Get ready for a new Michael Vick
By John Kryk, QMI Agency
BETHLEHEM, PA. - As with every other NFL team, the Philadelphia Eagles' success hinges largely on the play of their quarterback.
Theirs is Michael Vick. Lucky them, right?
Well that wasn't always the case in 2011.
Now out of the world's doghouse, as it were, Vick is a rare talent who combines an incredible passing arm with supreme speed and athleticism.
When commissioner Roger Goodell allowed Vick to return to the league in 2009 after his infamous 19-month imprisonment for running a dogfighting ring, the Eagles signed him as a backup.
Before his prison term, from 2001-06 with the Falcons in Atlanta, Vick was viewed as the game's ultimate dual-threat quarterback — one who got by on his athleticism, not his mastery of the intricacies and subtleties of expert quarterback play.
In his first full season as starter with the Eagles in 2010, he had a QB rating of 100.2, completing 63% of his passes for 21 TDs and only six interceptions.
But last year, after signing a $100-million contract extension, he regressed, and the Eagles flopped to an 8-8 record. Vick's QB rating plummeted to 84.9, and his TD/INT ratio was an abysmal 18/14.
Some critics said he reverted to pre-incarceration form by bailing out of the pocket too early and ad-libbing too often with his stupefying speed and elusiveness.
Vick put those suppositions to rest on Wednesday.
After the Eagles' hard-hitting afternoon practice in full pads at Lehigh University, Vick told me that the difference between last year and this year regarding his familiarity with and command of the Eagles offence, and his teammates' familiarity with each other in it, is "night and day."
"Last year, I really couldn't come out and run the offence like I did today," the 32-year-old told me. "I could run the offence, yeah, but as far as protection-wise and making calls in the pass-pro game to pick up the blitz, last year was tough because it was all new language, it was all new for everybody. But now we got it."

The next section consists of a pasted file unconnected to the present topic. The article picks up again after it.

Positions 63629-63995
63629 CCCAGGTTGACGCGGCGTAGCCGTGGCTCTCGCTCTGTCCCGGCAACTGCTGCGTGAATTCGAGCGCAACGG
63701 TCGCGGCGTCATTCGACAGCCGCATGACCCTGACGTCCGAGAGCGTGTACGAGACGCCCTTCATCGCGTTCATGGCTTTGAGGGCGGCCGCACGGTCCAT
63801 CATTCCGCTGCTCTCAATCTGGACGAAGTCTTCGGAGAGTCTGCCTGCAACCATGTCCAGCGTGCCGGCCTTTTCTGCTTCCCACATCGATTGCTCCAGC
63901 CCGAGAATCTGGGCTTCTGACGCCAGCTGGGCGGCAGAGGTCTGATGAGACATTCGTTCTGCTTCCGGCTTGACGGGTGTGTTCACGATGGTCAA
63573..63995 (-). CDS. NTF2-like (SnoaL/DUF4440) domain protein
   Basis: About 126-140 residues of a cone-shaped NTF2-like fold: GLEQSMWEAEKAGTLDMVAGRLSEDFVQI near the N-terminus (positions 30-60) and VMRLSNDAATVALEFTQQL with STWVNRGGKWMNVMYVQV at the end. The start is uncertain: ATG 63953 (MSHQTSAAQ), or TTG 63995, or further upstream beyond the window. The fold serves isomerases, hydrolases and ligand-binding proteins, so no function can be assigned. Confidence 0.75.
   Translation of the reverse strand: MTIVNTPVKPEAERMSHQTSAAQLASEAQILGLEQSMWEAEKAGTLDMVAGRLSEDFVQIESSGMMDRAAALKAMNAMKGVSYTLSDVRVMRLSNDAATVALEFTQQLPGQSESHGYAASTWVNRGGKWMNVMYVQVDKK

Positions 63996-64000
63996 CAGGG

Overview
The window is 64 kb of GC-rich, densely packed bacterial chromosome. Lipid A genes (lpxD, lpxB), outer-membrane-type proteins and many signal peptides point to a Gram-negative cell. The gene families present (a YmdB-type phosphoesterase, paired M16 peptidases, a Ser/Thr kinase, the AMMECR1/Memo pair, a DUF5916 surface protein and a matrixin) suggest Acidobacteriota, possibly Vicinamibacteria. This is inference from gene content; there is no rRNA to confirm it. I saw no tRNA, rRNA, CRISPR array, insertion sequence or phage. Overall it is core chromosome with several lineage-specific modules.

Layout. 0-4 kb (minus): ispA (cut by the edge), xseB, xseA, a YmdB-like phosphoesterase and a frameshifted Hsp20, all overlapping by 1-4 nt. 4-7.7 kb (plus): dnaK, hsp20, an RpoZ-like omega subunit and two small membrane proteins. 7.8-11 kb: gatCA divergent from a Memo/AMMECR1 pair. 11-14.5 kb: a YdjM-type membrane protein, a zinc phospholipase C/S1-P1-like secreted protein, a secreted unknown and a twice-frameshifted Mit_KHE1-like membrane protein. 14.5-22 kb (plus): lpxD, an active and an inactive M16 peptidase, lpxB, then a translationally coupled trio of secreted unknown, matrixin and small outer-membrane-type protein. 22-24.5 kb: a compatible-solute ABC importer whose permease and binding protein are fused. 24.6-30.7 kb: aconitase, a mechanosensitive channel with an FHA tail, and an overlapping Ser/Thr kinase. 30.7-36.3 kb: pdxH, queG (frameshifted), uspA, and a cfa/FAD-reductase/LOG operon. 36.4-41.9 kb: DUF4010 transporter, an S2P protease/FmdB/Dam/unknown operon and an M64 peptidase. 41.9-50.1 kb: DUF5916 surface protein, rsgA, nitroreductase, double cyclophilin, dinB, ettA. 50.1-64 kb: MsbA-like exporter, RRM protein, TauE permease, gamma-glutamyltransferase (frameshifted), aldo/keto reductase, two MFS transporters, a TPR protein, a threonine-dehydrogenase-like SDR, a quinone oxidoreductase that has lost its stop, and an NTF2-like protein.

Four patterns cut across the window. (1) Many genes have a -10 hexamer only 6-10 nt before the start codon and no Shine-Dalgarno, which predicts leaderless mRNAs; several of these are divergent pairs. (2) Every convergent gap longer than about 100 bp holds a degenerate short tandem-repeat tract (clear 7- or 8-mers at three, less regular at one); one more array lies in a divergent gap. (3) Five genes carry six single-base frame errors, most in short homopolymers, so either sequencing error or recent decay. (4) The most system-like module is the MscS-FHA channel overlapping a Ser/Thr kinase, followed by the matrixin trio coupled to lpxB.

Later asked by another reporter to quantify the change, Vick said, "Last year I would say by this time I was about 25 or 30% comfortable, where now I'm about 90%."
And as his head coach Andy Reid told me earlier in the day, cutting down on turnovers is paramount if the 2012 Eagles are going to return to the playoffs.
"If it's not there down the field, then sometimes you can't force it," Vick said. "I tried to force a couple of balls (Wednesday) in 7-on-7s, and that's kind of the time to do it. (That's) not to make any excuses. I threw a couple of interceptions today. But I'll learn from it, and that's what's most important."
One thing he's doing to improve himself is study old action footage of San Francisco 49ers Hall of Fame quarterback Steve Young, a dual-threat star in the early '90s.
"(I'm) just trying to not necessarily pattern myself after him, because I can't do what Steve did — this is a different day and a different time," Vick said. "But he made himself so great, and I've got to do the same thing for myself as far as managing the game, poise, and making good decisions."
Michael Vick, game-manager? That certainly hasn't been high on his list of attributes. But he said he's thankful that God has now surrounded him with people who were able to show him the light in this regard.
And he's right to embrace this crucial aspect of helmsmanship at the NFL level.
Vick said the biggest difference we'll see from him in 2012 is this very thing.
"The ability to manage the game," he said. "Whether we're in no-huddle, whether we're in two-minute, whether I'm getting blitzed, and just being poised and making good decisions, I think, is going to be a difference-maker.
"This season I expect to be more poised."
Earlier Wednesday, Reid explained what he expects this year from Vick.
"He just needs to play — to play within the offence and go, and put his own little personality on it," Reid said. "And then there's a time when you can slide or get out of bounds and live to play another play. But just execute the offence.
"And he does that very well. I just want him to be him."
A more mature him, it sure appears.